Maya Angelou is the narrator of I Know Why the Caged Bird Sings, and the memoir tracks her life from the early years of her childhood, when she was called Marguerite Johnson. Maya has… read analysis of Maya Angelou
Bailey is Maya’s older brother, with whom she has a special kind of familial bond. Bailey looks out for Marguerite when they are children, and Marguerite trusts him more than anyone. Bailey’s experiences growing… read analysis of Bailey Johnson
Momma (Annie Henderson)
Momma is Bailey and Maya’s paternal grandmother, who cares for them for most of their childhoods in Stamps, Arkansas. She is one of the only black storeowners in the area and deeply respected by… read analysis of Momma (Annie Henderson)
Mother (Vivien Baxter)
Bailey and Maya’s mother is a beautiful light-skinned black woman who, according to Marguerite, looks just like a movie star. She is no longer with the children’s father, and dates other men over the course… read analysis of Mother (Vivien Baxter)
Dr. Lincoln is the white dentist in Stamps, Arkansas. Though Momma once lent him money to establish his practice, he refuses to return the favor by pulling Marguerite’s teeth when she has very painful cavities… read analysis of Dr. Lincoln
Tommy sends Marguerite a love note for Valentine’s Day. Marguerite is scared at first for she associates love with Mr. Freeman and her assault. But Tommy sends her another note and Marguerite is touched by… read analysis of Tommy Valdon
Uncle Willie is Bailey and Maya’s crippled Uncle, who lives with Momma in Arkansas. He is a quiet character, used to keeping a low profile for he is harassed not only for his blackness but also for his disability. He helps raise the children.
Big Bailey is Maya and Bailey’s father. He is a strikingly handsome, larger-than-life man whom Maya cares for but who never really seems like a true father to her. He lives in California.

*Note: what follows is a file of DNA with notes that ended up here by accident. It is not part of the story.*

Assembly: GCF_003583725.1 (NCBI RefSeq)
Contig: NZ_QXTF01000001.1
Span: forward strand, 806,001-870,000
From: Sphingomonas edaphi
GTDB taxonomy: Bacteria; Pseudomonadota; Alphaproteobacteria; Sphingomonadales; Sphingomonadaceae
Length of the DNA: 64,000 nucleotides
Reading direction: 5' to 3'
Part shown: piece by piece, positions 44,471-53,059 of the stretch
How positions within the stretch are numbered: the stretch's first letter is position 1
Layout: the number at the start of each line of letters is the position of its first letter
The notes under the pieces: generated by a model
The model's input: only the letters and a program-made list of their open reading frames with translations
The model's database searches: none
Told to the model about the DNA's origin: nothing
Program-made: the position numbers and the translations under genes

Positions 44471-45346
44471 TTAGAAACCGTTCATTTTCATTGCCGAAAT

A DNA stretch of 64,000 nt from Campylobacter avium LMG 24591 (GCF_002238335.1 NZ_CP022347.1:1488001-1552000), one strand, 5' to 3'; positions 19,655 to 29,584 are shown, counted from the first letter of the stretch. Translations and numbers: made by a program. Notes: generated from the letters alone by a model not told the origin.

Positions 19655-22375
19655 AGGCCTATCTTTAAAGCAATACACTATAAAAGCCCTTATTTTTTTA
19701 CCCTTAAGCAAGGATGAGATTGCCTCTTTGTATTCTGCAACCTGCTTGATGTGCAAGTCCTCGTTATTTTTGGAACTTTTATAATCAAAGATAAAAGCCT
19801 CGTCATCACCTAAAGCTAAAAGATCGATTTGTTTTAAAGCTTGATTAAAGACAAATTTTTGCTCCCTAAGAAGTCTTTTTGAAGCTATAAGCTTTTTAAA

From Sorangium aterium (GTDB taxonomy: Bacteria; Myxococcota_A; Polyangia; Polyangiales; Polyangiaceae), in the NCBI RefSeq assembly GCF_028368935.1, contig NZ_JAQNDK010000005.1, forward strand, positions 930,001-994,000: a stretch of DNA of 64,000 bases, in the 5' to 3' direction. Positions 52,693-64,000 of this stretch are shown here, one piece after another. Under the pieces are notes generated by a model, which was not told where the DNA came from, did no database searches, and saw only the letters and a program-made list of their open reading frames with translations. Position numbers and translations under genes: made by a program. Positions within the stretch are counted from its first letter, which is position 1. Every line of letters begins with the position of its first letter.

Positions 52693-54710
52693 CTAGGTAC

Mrs. Bertha Flowers
Bertha Flowers takes Marguerite under her wing when Marguerite returns to Stamps, Arkansas after her assault. She teaches Marguerite how to read, write, and understand literature and poetry, and Maya considers her one of the reasons she became a poet.
Vivien’s boyfriend in San Francisco. Maya considers him a kind of father figure.
A white man who makes a condescending speech at Marguerite’s 8th grade graduation. He makes it clear that black boys can aspire to be athletes, but says nothing about black people succeeding in academics; he makes it clear to Marguerite that her brain is not worth anything.
The valedictorian of Marguerite’s 8th grade class, Henry makes his speech right after Edward Donleavy talks. He leads the audience in singing the “Black National Anthem,” or “Lift Ev’ry Voice and Sing,” and in doing so restores Marguerite’s faith in and love for her people.
Louise is Marguerite’s first real friend. Marguerite talks to her about young romance and plays pretend with her.
Joyce is Bailey’s first love. She initiates him into sex, boasting that she’s been intimate with many men before him. She breaks Bailey’s heart by running away with a much older man.
Big Bailey’s girlfriend in Los Angeles. Dolores is jealous of all the attention Marguerite gets.
Mr. and Mrs. Taylor
Mr. Taylor is an older neighbor of Momma in Stamps, Arkansas. Mr. Taylor believes that Mrs. Taylor’s ghost appeared to him after she died. Mrs. Taylor’s death (And Mr. Taylor’s response to it) make Marguerite consider her own mortality for the first time.
Mrs. Kirwin is Marguerite’s teacher in San Francisco, who respects her as an equal regardless of her race.
Sister Monroe is a particularly fervent worshipper in Marguerite’s church in Stamps. Her behavior—which involves shouting and chasing the Reverend around as he preaches, makes Marguerite and Bailey laugh so hard one day that they are whipped harshly when they get home.
The preacher in Marguerite’s church in Stamps. Marguerite dislikes him for no reason in particular.